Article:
There is a law. It is contained within some amendments to the Equality Act 2010 but I can't find a page to link that is not in 'legal speak'.
It would come under 'Terms of Carriage' wouldn't it PatPig?
When you buy a ticket you are forming a contract with the bus company who provides you with transport to X in exchange for an amount of money plus some conditions regarding your behaviour (no eating etc).
If you break your side of the contract, by not obeying the Terms of Carriage (in this case by refusing to move your buggy) then they can and should ask you to leave the vehicle.
Frankly I have no time for this sort of selfishness. If you don't like the deal then get out and walk
and be damned thankful you can.
"I had a good look at the sign on the wheelchair space today. On stagecoach buses it states that buggies can use the space but must move if it is needed by a wheelchair user as it is the law ."
It isn't the law.
There is no 'wheelchair space' in law.
The law requires public transport operators to make their buses accessible to disabled people (who needn't be any wheelchairs). The law places an obligation on the operator. It doesn't place any obligation on the general public.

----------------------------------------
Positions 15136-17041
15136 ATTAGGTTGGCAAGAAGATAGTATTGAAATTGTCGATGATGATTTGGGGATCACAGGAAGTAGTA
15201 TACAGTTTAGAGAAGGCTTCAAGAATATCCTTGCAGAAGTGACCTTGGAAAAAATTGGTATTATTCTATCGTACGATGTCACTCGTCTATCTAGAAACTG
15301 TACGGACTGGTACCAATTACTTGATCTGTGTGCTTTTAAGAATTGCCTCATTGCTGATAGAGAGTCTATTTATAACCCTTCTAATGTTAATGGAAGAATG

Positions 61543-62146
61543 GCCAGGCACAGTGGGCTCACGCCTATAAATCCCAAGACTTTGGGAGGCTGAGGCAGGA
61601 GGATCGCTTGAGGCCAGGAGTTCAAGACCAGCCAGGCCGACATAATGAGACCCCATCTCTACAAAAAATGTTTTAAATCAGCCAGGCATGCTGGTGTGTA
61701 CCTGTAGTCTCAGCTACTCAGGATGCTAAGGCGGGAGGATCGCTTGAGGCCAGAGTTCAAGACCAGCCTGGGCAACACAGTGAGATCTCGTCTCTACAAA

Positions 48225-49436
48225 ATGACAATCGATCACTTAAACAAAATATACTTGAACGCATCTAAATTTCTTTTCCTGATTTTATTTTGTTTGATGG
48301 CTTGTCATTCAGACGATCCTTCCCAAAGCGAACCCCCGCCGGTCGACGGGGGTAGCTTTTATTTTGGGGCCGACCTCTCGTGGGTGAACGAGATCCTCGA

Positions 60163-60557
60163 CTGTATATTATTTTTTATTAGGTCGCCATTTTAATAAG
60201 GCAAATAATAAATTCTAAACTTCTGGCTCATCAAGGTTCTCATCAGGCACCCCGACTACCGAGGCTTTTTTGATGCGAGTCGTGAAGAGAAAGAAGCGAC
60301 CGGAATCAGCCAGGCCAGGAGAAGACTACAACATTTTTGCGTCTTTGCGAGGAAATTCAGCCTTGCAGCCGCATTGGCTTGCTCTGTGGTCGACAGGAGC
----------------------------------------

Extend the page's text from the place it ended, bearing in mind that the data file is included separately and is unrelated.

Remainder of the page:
Consideration is another matter, but it's not law.
I had a good look at the sign on the wheelchair space today. On stagecoach buses it states that buggies can use the space but must move if it is needed by a wheelchair user as it is the law .
It also has great big letters which say 'WHEELCHAIR SPACE'.
Right at the bottom it finishes with 'Thank you for considering others'.
A woman had to fold her pram recently on a bus I was on and gave me her son to hold. He was fine but mine got a bit jealous. Only took about 30 seconds to fold then he was back with mum again.
'DD regarded strangers as new friends as soon as she could focus. They might have biscuits!'
Or shiny things to look at and grab.
Seriously, you are talking about a minute, not the entire journey.
' but the baby is likely to be very frightened at being handed to a stranger.'
Mine were socialised like puppies from birth.
I've held lots of babies that do not know me. I used to work at a nursery and was often handed babies when mums or dads were sorting something else out. The odd baby cried but it was only for a minute or two. It's not the end of the world for a baby to whinge for a minute or so.
<<the baby is likely to be very frightened at being handed to a stranger.>>
More would be upset rather than "very frightened" . And many completely unbothered. But even being "very frightened" for the minute it takes to fold a buggy (with your mum/dad in full view) won't be very damaging, I think.
I don't think most babies would be frightened especially if they see their mother is confident.
I avoid taking my son who uses a sn buggy on public transport unless I absolutely have to.